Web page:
Chicken Little, a Cautionary Tale

Chicken Little and Planned Parenthood

Did you know that versions of “Chicken Little” have been around for 25 centuries? That’s a pretty cool fact. I was trying to think of a good Shakespeare example of a lie repeated until a bunch of people believed it when “Chicken Little” popped into my head, and in researching it, found a bunch of cool things.


Basically, humans across cultures and for many centuries have instinctively known what today’s psychologists wring their hands over: A repeated lie, no matter how stupid, starts to sound trustworthy.

Chicken Little, you will remember, believed the sky was falling because an acorn fell on her head. She repeated this “news” to everyone she met, and they all believed her until she got to Foxy Loxy, who either ate them all after laughing at their stupidity or was flouted because Turkey Lurky came to his senses.


I had hoped, before I looked it up again, that Owly Jowly stopped them and said, “What the HELL are you thinking?” but I have not found that variation. Yet.


It’s a kids’ tale, but ethically quite sophisticated: We, the audience, are expected to recognize that the sky is not falling, that the character Chicken Little isn’t a particularly reliable source, and that it is absurd that no one stops to think about whether the sky actually could fall. The audience is also expected to feel sorry for the characters who don’t think about what they are repeating, especially in the versions where their foolishness leads to disaster.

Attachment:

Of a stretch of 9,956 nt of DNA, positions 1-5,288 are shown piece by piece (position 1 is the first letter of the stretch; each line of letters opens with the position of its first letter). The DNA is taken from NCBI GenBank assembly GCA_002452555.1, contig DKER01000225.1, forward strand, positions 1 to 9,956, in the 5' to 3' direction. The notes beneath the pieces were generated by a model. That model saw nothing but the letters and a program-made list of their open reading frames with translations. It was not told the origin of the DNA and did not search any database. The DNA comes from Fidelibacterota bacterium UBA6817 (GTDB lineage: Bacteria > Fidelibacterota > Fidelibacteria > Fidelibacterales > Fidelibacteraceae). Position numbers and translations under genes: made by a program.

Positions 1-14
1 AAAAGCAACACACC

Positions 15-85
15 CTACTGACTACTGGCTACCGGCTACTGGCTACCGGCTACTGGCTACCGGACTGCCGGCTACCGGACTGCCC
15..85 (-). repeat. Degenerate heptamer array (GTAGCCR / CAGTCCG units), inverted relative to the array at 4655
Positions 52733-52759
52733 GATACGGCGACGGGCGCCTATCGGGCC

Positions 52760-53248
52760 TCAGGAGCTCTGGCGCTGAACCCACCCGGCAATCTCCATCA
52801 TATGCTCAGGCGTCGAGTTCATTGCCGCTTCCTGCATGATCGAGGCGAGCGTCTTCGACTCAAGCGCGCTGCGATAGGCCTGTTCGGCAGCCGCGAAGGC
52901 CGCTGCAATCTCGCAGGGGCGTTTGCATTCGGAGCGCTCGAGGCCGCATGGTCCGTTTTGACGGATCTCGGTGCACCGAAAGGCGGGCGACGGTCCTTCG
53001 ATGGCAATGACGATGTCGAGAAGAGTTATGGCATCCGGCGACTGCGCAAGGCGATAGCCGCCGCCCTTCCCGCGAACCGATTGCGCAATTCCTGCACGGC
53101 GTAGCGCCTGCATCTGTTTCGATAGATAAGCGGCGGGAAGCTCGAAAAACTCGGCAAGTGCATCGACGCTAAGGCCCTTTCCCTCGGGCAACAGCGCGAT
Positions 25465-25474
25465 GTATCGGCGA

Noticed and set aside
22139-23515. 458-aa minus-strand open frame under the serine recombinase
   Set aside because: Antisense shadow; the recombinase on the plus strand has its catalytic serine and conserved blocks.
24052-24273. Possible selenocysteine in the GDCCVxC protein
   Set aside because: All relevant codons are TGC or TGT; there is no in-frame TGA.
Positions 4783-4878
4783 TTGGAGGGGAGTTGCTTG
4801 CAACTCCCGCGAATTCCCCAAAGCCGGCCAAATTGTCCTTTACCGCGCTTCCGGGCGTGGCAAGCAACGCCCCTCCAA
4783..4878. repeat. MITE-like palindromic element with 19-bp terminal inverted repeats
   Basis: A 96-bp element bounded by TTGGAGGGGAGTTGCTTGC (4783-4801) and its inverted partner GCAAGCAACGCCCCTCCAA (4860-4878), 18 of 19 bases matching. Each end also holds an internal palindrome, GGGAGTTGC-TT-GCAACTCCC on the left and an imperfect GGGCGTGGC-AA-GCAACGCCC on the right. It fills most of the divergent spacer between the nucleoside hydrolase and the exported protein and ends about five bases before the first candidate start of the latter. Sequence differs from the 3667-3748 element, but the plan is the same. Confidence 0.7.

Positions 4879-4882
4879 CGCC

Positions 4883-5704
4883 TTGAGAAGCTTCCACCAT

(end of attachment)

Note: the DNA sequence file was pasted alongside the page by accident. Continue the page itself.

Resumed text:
Attacks against Planned Parenthood are very much like the story of Chicken Little. An absurd claim is made and a lot of people believe it, with bad consequences.

I have recently learned that my own congressperson said, in a public event, that she doesn’t support Planned Parenthood because they sell fetal body parts.

Oh for heaven’s sake. What idiocy.

Never mind that the videos used to make the assertions were proved to be fake. The notion just doesn’t make any sense.


Acorns falling on your head, as it takes a minute to think about, are not the sky falling. But no one stopped to think.


The stupid is great with this one.


In order to make us horrified about Planned Parenthood, alarmists have several storylines going. One involves “babies” (because the people telling the story don’t know what fetuses are) being ripped limb from limb. The narrative goes on to talk about parts being sold.


Which, DUH, should have been a tip off for anyone who has ever made anything . . . from . . . anything. Or used anything, for anything.

If you want to construct something, the materials must be in good shape. Seriously, people. Crushed, ripped apart, or in any other way damaged materials can’t be used constructively. The same people who talk about fetuses being destroyed go on to say there are lists of parts for sale. It just doesn’t work that way. Anybody who wanted to run a business selling fetal parts would have to make sure that every harvest was done through caesarean section. And, if you don’t personally, have reason to know that c sections are fiendishly expensive and no one is likely to use them to make a profit on anything else, I hope you know how lucky you are.

But the anti Planned Parenthood folks, famously squeamish about female anatomy, don’t want to think about how small a cervix is or how unusable “parts” obtained that way would be.


The business of selling parts, even if you could obtain them, is just as silly as the parts themselves. Planned Parenthood is a not for profit. A 501 c 3 medical not for profit. If you are a recognized not for profit, you not only are not organized for the purpose of making a profit, you CAN’T make a profit. If you do, you lose your not for profit status, and cease to exist. I am on the board of three not for profits at this writing, and keeping that status is a vital part of what we do, and involves a lot of paperwork.